What the frack? Gas extraction costs stay local while benefits leave town

Researchers show that shale gas extraction in Denton, Texas bombards local residents with health issues, contaminated water, and nuisance problems while profits, jobs, and other benefits leave with non-local corporations.

Investment banks: An unlikely ally for conservation

Financial institutions like banks historically have played a critical role in the face of global challenges, from restructuring industry after World War II to the financing of the industrial revolutions. A new study argues that banks can play a similar role in helping society transition to a low-carbon footprint model.

A tale of two cities: Equity, environment, and economic growth in urban areas

As city planners seek to foster green economies, environmental justice advocates worry that its gentrifying effects and disproportionate benefits to the consumer class. Through case studies in Chicago and Seattle, a recent study explores how community efforts have the potential to incorporate social equity into the vision of the green economy.

Mealworms and their plastics-eating ‘super power’

In a recent study, Chinese scientists show how some insects’ larvae might represent a viable option for managing persistent plastics waste. 

Making clothes that last: Surprising design insights from Norway

Is it possible to delay clothing disposal through better design? A recent study uses user-centered design methods and quantitative consumer research to suggest four strategies to delay clothing disposal.

Do not disturb? How social norms influence green behavior among hotel guests

Different messaging techniques on the reuse of towels in hotels are found to have a significant impact on guest behavior — and can save significant amounts of energy and water. This low-cost method may be of interest to businesses, who can save money on utility costs while furthering their environmental reputation as well.

The power of neighborhood-scale actions – and urban agriculture – in New Orleans

New research reveals the political potential of neighborhood greening in the Lower Ninth Ward of New Orleans, shedding light on the long-term benefits of community-led urban agriculture.

Assessing the environmental burdens of e-waste recycling in China

Every year, 25 million tons of electronic waste are produced around the world and China is receiving most of it. Chinese scientists are exploring the burdens of electronic waste treatment, an increasingly pressing national issue.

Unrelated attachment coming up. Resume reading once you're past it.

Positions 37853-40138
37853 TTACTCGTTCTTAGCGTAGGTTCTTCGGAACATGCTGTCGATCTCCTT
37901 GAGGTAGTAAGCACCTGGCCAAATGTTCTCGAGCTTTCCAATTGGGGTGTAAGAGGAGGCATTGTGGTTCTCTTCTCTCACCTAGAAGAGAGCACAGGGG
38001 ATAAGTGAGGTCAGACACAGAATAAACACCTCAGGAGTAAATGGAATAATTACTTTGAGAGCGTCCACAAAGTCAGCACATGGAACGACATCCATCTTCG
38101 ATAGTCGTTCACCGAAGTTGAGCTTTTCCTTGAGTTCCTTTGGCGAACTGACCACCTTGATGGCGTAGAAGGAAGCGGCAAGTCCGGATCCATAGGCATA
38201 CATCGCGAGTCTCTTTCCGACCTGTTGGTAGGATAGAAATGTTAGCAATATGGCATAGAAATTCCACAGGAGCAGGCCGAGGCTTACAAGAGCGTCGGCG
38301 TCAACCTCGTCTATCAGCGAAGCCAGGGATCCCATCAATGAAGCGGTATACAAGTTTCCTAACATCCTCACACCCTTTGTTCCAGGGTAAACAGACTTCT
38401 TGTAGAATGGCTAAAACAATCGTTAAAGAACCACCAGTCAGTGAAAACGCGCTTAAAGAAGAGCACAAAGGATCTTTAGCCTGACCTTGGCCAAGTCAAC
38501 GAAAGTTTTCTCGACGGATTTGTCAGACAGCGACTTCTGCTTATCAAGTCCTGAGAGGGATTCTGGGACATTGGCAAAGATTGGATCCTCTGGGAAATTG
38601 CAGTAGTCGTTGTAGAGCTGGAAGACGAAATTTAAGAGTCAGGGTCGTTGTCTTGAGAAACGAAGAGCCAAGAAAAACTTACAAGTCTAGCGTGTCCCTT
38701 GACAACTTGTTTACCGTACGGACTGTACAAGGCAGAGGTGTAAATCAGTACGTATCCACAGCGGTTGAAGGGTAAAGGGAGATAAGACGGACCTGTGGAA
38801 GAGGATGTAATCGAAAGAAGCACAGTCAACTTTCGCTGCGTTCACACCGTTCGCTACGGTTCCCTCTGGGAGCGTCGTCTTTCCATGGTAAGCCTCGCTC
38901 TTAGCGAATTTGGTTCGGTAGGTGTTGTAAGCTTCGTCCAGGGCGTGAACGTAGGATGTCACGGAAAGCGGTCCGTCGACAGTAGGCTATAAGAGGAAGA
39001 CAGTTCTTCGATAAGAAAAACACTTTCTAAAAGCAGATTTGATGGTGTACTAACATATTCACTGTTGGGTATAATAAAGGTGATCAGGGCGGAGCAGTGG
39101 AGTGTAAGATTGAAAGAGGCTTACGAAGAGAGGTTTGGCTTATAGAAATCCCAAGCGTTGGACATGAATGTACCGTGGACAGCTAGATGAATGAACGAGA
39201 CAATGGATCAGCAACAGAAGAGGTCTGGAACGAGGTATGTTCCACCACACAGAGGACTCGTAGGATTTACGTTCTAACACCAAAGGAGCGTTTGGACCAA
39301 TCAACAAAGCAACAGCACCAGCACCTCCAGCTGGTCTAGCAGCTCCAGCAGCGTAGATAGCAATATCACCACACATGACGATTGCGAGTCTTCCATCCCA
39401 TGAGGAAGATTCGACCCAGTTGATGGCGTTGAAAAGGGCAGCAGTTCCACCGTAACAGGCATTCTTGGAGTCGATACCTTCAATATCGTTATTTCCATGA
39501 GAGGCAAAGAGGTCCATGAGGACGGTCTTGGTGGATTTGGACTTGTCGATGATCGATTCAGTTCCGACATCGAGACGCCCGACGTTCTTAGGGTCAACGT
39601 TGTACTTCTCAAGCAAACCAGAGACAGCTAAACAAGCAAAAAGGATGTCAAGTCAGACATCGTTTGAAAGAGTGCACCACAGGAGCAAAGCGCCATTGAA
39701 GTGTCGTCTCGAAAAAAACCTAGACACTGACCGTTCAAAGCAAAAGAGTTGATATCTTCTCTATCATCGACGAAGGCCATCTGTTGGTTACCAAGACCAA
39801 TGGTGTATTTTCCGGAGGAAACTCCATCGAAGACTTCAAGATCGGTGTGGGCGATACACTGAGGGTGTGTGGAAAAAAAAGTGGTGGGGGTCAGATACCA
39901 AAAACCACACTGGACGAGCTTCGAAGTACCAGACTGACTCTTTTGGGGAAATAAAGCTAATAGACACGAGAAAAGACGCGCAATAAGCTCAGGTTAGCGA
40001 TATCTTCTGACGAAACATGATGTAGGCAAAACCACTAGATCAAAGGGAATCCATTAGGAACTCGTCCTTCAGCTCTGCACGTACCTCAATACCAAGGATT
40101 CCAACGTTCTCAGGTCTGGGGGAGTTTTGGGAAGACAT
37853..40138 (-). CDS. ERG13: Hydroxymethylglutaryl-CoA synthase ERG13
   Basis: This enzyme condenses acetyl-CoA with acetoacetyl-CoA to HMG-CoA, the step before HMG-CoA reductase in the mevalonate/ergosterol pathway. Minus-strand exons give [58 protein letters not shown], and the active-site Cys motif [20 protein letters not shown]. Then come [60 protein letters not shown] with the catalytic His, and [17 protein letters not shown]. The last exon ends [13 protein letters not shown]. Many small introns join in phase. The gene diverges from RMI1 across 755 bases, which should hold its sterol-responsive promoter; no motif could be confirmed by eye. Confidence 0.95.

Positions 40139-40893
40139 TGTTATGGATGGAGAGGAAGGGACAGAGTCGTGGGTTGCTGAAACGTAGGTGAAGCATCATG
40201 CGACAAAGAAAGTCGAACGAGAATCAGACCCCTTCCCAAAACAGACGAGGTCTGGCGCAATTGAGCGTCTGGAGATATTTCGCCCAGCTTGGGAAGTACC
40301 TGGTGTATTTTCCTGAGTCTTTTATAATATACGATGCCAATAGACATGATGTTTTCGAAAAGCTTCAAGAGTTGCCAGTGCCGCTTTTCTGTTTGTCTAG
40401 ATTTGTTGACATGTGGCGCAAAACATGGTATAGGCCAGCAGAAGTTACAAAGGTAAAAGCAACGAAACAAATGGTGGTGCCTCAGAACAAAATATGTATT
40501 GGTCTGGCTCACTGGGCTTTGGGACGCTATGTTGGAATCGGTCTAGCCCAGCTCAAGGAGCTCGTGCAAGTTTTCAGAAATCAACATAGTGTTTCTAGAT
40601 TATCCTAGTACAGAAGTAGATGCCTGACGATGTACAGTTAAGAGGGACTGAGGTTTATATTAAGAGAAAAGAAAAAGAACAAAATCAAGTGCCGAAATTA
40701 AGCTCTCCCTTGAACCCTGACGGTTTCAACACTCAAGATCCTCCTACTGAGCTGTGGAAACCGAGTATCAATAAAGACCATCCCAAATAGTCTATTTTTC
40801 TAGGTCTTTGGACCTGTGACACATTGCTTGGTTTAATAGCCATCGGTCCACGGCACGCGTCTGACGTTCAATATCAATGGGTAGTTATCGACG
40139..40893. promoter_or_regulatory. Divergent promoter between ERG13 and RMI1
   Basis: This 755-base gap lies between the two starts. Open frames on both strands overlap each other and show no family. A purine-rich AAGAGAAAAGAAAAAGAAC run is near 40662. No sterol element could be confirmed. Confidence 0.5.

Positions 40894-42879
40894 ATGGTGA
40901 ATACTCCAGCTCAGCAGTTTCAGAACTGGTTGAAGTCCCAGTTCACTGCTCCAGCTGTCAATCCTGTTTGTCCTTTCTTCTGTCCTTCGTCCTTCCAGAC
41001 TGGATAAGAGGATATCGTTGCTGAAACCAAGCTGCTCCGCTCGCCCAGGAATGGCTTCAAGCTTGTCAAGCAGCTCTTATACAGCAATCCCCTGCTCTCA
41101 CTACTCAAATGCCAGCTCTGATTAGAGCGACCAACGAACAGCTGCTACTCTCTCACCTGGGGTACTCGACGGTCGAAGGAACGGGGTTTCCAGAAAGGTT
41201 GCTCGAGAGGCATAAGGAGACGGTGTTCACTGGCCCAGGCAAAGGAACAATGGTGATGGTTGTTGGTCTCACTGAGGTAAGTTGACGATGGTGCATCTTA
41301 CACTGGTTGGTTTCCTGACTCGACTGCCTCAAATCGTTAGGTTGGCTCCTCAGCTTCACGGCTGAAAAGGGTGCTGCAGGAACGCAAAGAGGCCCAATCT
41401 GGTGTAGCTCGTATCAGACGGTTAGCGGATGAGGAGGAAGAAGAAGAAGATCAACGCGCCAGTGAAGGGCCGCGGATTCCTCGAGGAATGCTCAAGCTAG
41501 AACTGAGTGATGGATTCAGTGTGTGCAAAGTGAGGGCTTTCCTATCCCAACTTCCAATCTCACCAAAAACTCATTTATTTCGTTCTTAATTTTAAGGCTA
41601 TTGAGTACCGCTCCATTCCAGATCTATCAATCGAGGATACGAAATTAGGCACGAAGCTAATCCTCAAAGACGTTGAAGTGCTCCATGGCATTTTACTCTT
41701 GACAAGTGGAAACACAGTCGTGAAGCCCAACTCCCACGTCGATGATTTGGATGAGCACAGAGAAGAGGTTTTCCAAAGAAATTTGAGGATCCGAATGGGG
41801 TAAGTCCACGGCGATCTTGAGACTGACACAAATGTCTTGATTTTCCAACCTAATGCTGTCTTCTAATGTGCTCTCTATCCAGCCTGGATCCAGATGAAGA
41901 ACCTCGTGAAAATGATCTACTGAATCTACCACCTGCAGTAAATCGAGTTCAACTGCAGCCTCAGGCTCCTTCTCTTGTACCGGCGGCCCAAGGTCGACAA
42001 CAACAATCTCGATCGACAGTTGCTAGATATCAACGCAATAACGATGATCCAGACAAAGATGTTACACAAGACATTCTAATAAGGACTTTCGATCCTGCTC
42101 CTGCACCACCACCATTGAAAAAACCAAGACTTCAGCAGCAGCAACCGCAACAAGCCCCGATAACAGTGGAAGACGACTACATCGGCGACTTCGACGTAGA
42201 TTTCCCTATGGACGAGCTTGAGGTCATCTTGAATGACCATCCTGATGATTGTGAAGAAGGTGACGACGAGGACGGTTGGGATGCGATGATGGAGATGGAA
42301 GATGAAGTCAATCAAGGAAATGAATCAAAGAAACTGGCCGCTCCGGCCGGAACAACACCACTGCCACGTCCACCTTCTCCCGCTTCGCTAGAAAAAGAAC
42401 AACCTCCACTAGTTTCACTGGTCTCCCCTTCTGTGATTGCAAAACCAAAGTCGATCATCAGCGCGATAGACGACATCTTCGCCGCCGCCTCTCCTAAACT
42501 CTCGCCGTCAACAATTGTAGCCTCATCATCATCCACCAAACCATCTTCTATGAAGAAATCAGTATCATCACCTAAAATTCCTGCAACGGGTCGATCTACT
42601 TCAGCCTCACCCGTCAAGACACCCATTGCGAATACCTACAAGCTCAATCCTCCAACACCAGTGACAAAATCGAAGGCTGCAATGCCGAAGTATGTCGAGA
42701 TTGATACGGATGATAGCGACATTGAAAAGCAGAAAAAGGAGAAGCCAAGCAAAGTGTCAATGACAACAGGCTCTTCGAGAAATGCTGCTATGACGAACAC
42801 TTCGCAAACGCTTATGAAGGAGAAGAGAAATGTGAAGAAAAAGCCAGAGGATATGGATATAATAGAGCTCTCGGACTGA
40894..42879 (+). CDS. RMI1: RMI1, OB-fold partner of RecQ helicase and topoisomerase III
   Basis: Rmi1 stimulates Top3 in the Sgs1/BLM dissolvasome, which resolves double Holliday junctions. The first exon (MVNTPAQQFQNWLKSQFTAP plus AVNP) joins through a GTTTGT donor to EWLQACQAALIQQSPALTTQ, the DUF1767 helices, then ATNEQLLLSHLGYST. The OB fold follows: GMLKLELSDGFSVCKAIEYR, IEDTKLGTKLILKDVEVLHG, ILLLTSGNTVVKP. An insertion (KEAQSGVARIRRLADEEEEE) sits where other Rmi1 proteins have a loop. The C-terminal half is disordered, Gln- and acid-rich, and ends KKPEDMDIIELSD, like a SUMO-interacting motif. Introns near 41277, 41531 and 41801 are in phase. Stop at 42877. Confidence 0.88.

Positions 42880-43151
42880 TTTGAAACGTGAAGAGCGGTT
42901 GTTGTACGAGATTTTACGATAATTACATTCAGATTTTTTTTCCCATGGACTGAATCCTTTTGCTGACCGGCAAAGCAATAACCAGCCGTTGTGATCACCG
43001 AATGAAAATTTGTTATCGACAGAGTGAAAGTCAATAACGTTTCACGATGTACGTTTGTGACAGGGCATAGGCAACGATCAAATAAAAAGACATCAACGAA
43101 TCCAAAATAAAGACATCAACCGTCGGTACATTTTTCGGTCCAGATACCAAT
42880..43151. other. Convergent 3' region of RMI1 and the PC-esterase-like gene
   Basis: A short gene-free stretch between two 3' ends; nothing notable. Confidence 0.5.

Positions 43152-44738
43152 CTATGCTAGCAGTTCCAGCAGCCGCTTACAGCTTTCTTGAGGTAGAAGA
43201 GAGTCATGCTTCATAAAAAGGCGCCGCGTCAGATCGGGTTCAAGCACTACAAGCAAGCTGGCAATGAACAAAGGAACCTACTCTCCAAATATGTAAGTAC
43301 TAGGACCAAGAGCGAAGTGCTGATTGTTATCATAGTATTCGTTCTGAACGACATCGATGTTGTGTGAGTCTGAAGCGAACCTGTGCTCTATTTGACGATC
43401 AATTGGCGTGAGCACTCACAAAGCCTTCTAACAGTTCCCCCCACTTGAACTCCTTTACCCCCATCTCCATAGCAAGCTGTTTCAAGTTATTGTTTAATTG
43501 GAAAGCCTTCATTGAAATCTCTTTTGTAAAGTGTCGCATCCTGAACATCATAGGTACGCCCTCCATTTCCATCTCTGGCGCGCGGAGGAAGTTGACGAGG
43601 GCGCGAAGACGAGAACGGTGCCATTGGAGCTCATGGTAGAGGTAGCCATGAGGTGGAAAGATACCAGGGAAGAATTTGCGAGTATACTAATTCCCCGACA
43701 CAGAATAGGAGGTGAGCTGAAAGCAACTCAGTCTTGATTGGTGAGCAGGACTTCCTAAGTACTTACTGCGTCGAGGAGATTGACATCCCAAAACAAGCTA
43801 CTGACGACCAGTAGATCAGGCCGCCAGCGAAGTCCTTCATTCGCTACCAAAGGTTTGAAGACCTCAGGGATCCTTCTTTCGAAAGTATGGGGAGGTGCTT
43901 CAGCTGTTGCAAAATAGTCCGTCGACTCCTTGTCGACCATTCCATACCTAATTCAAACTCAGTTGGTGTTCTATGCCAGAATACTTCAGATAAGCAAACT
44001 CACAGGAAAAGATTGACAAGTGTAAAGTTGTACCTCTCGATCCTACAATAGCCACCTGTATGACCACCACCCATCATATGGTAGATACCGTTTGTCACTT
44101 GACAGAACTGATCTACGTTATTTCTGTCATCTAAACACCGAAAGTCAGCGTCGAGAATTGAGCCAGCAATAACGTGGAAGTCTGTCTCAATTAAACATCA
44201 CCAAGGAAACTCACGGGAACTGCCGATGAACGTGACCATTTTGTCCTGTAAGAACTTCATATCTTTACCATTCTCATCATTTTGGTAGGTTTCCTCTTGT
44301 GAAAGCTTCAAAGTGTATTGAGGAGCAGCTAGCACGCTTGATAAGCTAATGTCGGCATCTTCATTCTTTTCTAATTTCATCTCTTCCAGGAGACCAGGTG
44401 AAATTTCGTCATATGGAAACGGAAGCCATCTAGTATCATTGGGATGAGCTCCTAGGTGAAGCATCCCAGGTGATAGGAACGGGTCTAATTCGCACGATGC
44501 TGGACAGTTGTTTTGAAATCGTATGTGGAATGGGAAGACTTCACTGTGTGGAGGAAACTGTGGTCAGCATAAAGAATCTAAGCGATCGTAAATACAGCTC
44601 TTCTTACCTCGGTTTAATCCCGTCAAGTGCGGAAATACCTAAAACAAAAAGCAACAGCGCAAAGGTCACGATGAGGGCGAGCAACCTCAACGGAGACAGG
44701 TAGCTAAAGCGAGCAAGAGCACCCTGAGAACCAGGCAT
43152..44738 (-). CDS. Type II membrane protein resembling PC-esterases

Understanding the emergence of China’s environmental courts

From 2007 to 2013 more than 130 environmental courts were established in China. A recent paper examines the political context underlying the establishment of the courts — and exposes their limited role in addressing environmental issues.

Incorporating sustainability into America’s dietary guidelines

The American diet was under debate last fall as part of the run-up to the 2015 release of the new Dietary Guidelines for Americans. Historically, the American diet is harmful to the environment and the people who consume it. With a shift toward a more sustainable food system, this was a promising strategy to heal the planet and ourselves.

Calorie offsets: Using environmental policy as a model for curtailing obesity

Epidemiologists have proposed using environmental policy as a model for combatting the obesity epidemic. Based on the carbon offset aspect of many cap and trade programs, the authors explain how similar offsets could be used to create change in the food and beverage industry.

Index-based insurance for climate risk mitigation: A case study from Syria

The consequences of a rise in extreme weather events worldwide due to climate change can be particularly catastrophic in politically unstable countries. A recent study analyzes the role that index-based insurance can play in the highly volatile Syrian market and its potential to increase the adaptive confidence of farmers in a changing climate.

Unraveling variability in U.S. opinion on climate change

Although much research shows there are significant differences in public opinion on climate change beliefs, national scale statistics conceal this heterogeneity. Using an approach known as multilevel regression and poststratification, a team of researchers finds significant variability in opinion on important climate-related issues and behaviors at all levels of comparison.

Eeny, meeny, miny, moe: Trade offs integral to building resilience in urban areas

New research shows that approaches to building resilience are often over-simplified when put to practice. Trade offs are inherent to decision-making, yet the implications to the long-term resilience of urban areas are often overlooked.

The great hope of biofuels

A recent study suggests that it is possible — and worthwhile — to tackle greenhouse gases emissions using CO2 from power plants to produce algae biofuels.

Protecting livelihoods in climate change adaptation